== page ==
Black Swan (The White Swan Version). BTY, Winona Ryder is in this, right?

Bitter, Bitter Balcony, Movie Review, Black Swan 2010Andres Heinz, Mark HeymanDarren AronofskyNatalie Portman, Mila Kunis Bitter,Bitterometer,meter Black Swan(2010)

Ballet is the last thing I would ever care to sit myself through. A carousel of pirouettes and flips in an auditorium full of penguin suits and fur vested madams seems a bit snobbish, even when I’m humbled by the wealth of talent these dancers possess. However, mix some blood gashes and hot girls making out and “Swan Lake” suddenly comes down to my level! Darren Aronofsky goes DePalma all over Tchaikovsky, whose classic ballet is turned into this year’s “Rosemary’s Baby,” with “Black Swan.”

All kidding aside, Aronofsky uses the template of the Great Russian composer’s story to explore the psychosexual awakenings of Nina (Natalie Portman), a ballerina whose anal retentive ways are about to boil over when she is cast as both the white and black swan in the upcoming season. Pushed to go beyond her boundaries by the ballet’s director, the walking hard-on Thomas (Vincent Cassel), Nina’s apologetic nature is slowly jettisoned when she engages with newcomer Lily (Mila Kunis). Lily’s sexually charged fearlessness both intimidate and provoke the socially obtuse Nina. As Nina’s inner evil begins to take flight, she perceives a psychical transformation taking hold of her, one that strains her from her overbearing mother (wonderfully nutty Barbara Hershey) while also shuffling reality with desire.

Darren Aronofsky keeps the handheld vérité from “The Wrestler” and moves it forward in this new effort. He craftfully manages to implement special effects into this standard, and quite overused, indie aesthetic, perhaps no greater than when Nina is literary turning into the black swan as she spins in front of the theater. Additionally, Aronofsky devises clever camera work (aided by longtime cinematographer Matthew Libatique) to constantly keep the audience guessing the facts and fictions of Nina’s disturbed mind. There’s also Arnonfsky’s tendency for exaggeration from his earlier films like “Pi” that still rest in him.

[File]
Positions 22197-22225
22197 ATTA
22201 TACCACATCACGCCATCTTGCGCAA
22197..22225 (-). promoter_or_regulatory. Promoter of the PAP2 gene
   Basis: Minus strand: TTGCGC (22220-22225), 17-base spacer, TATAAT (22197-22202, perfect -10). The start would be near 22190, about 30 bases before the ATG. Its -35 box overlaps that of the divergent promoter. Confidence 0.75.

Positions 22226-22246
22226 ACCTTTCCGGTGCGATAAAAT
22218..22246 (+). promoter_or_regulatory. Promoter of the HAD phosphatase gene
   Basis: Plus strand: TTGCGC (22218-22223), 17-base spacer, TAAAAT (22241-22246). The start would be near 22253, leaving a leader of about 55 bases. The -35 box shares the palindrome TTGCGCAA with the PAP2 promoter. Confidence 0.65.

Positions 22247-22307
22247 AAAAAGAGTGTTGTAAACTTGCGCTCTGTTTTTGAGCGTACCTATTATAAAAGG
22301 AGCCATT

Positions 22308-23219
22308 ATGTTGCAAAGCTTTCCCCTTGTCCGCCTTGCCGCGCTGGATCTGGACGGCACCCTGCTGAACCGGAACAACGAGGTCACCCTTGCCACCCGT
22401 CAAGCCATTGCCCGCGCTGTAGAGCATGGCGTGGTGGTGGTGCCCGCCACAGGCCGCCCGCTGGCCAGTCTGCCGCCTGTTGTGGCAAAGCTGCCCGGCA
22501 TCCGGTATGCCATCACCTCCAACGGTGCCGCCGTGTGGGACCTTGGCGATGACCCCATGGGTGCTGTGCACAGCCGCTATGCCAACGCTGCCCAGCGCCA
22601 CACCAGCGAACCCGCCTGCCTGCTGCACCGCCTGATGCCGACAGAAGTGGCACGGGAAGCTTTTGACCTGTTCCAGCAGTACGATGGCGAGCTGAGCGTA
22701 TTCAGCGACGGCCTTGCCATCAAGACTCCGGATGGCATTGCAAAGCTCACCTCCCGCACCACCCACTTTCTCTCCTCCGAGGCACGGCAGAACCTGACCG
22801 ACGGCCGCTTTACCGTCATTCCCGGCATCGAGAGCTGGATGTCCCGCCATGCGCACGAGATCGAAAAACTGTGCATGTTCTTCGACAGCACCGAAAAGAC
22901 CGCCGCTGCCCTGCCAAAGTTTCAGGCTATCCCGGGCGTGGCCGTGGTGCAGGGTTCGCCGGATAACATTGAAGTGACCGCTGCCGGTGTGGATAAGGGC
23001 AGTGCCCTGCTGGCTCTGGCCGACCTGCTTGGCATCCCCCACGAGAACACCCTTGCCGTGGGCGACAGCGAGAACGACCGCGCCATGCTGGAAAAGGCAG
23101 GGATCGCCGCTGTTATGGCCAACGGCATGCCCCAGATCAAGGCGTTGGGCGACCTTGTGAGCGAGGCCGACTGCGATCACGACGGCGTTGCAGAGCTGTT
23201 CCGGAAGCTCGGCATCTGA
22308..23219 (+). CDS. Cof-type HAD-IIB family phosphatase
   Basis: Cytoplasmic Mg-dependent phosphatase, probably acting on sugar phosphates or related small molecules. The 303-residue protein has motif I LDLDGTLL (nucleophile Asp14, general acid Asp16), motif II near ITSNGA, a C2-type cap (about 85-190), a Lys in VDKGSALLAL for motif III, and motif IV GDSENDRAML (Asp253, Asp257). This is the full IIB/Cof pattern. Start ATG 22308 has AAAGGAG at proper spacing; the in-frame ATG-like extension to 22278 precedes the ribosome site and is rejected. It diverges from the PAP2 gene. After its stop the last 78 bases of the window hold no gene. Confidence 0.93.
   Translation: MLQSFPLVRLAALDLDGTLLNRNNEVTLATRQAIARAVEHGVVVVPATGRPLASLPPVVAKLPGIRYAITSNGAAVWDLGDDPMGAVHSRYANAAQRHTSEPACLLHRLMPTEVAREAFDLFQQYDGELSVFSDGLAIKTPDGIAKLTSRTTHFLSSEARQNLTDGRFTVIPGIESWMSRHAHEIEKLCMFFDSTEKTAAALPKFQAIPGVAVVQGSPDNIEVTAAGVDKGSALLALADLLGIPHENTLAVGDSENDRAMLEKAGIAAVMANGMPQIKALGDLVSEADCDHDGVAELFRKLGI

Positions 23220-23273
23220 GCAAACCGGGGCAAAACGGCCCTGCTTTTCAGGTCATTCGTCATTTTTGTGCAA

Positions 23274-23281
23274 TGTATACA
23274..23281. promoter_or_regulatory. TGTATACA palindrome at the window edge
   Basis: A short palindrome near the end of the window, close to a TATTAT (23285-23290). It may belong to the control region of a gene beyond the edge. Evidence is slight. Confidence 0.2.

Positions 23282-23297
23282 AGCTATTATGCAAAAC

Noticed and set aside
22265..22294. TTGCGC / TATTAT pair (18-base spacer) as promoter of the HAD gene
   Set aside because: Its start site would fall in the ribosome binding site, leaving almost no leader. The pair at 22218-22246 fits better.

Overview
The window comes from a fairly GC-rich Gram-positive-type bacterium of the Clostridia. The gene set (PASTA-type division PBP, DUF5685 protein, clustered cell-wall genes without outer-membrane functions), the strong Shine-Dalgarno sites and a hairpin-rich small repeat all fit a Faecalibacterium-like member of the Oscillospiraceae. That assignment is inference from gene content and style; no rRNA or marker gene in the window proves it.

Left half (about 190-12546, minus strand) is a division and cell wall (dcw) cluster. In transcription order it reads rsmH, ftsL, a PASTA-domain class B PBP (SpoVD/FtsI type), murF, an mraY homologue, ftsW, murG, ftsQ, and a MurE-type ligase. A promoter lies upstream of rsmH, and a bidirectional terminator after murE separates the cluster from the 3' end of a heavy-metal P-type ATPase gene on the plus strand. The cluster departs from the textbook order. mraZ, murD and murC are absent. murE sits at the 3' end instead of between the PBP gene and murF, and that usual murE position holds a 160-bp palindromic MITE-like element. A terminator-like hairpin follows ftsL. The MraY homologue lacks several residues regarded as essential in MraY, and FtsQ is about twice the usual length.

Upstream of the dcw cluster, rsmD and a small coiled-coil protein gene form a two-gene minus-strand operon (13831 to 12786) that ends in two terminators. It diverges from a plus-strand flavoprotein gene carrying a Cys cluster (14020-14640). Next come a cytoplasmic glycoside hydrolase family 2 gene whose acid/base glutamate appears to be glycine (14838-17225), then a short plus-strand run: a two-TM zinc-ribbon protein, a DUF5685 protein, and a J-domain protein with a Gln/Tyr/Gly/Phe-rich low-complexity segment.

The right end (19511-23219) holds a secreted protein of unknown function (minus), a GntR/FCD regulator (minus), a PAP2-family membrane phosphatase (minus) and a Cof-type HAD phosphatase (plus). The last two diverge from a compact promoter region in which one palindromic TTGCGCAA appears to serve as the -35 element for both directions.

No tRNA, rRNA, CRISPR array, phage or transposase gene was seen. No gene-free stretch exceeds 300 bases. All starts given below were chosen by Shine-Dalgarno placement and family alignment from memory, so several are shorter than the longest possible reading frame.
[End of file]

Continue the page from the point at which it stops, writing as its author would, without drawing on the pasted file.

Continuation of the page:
Still, those tendencies work well for “Black Swan,” like the excessively used labyrinth of mirrors that metaphor Nina’s duality; display the level of romanticism and repetition that Aronofsky nailed with his junkie montage in “Requiem for a Dream.” Yet, the reason this film resonates is its strong horror roots, mainly the elegant schlock of Italian legends Lucio Fulci and Dario Argento. In “Black Swan,” Aronofsky doesn’t depart from the theatricality of the ballet, but raises it with the shock and occasionally humorous intrigue of terror. “Black Swan” has a slasher beauty reminiscent of Brian DePalma’s early films.

Nonetheless, the spotlight is on Natalie Portman, and she embraces her lead ballerina role to a standing ovation. Her performance as wacky Nina is as vulnerable and fierce as a wounded animal. Portman’s ability to handle the emotional assault she’s bullied into is comparable to Naomi Watts’ betrayed actress in “Mulholland Drive.” Reserved and weird at one time, horny and mad the next, Aronofsky found in Portman the perfect swan for his deranged dance.


Official website:
Black Swan

Black Swan2010Andres Heinz, Mark HeymanDarren AronofskyNatalie Portman, Mila Kunis  Black Swan2010Andres Heinz, Mark HeymanDarren AronofskyNatalie Portman, Mila Kunis  Black Swan2010Andres Heinz, Mark HeymanDarren AronofskyNatalie Portman, Mila Kunis  Black Swan2010Andres Heinz, Mark HeymanDarren AronofskyNatalie Portman, Mila Kunis 

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